[ Parent ]
There are  couple of issues here.

Firstly, Merkel is on record as saying a new EU Treaty is required to address the issues raised by this crisis.  International Treaties, once ratified, by definition, override national constitutions, courts and Parliaments.  German Sovereignty has already been significantly eroded/pooled by the development of the EU.  

The question is, therefore, whether Eurobonds exceed the powers currently transferred to EU institutions under current treaties. That question is ultimately a matter for the European Court, should some EU institution break the current political consensus and issue them.  It is not for the German Constitutional Court to tell the EU what it can or cannot do under existing devolved sovereign powers.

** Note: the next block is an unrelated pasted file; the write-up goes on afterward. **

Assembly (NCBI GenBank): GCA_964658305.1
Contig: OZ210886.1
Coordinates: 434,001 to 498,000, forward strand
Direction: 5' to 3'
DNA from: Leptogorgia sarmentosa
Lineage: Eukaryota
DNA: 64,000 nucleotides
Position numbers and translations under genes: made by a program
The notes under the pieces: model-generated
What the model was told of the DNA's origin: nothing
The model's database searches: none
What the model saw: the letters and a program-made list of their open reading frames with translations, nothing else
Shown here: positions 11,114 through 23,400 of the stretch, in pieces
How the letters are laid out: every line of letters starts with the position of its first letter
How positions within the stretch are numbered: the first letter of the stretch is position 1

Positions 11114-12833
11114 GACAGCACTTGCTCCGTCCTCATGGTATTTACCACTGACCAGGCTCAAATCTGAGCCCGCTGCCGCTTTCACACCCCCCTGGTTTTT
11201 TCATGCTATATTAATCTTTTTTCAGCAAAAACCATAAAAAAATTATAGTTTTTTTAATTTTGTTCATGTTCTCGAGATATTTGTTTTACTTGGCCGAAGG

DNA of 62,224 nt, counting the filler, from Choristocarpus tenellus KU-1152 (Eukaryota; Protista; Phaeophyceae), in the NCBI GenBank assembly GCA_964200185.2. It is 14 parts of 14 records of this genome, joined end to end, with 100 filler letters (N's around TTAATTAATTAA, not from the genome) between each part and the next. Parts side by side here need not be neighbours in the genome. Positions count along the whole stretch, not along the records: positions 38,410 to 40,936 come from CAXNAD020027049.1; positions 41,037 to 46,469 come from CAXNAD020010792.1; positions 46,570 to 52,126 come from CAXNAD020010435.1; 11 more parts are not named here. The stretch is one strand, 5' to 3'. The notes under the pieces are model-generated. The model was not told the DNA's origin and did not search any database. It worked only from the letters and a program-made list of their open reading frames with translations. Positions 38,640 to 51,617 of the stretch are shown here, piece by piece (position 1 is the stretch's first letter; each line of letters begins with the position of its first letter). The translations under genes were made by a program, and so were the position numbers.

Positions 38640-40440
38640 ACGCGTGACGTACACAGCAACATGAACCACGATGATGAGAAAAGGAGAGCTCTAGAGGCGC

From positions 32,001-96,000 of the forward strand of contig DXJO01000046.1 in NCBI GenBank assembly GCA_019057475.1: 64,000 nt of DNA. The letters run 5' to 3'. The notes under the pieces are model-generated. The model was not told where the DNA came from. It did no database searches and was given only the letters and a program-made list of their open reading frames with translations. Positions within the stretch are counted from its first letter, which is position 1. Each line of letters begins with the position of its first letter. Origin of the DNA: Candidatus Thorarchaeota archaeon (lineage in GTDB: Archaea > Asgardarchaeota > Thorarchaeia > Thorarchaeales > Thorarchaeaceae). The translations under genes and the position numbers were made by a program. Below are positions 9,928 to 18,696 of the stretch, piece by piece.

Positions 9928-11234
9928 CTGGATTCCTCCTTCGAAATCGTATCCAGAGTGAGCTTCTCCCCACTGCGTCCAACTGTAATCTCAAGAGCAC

If, as conventional wisdom seems to suggest, Eurobonds are beyond the scope of existing Treaties, then we are down to pragmatic temporary solutions, (as approved by the National constitutional Courts) or a new EU Treaty.  So far, only Merkel seems to be serious about proposing a new EU Treaty, so we cannot blame her for not recognising the limitations of existing Euro institutions.

It all depends on the content of any new Treaty, of course, but right now the political climate for a new Treaty couldn't be worse in many countries, particularly in countries like Ireland where a popular referendum is required.  Unless any such new Treaty explicitly prohibited ordinary people from becoming liable for the losses of TBTF banks, I couldn't see any such Treaty having a chance of being passed.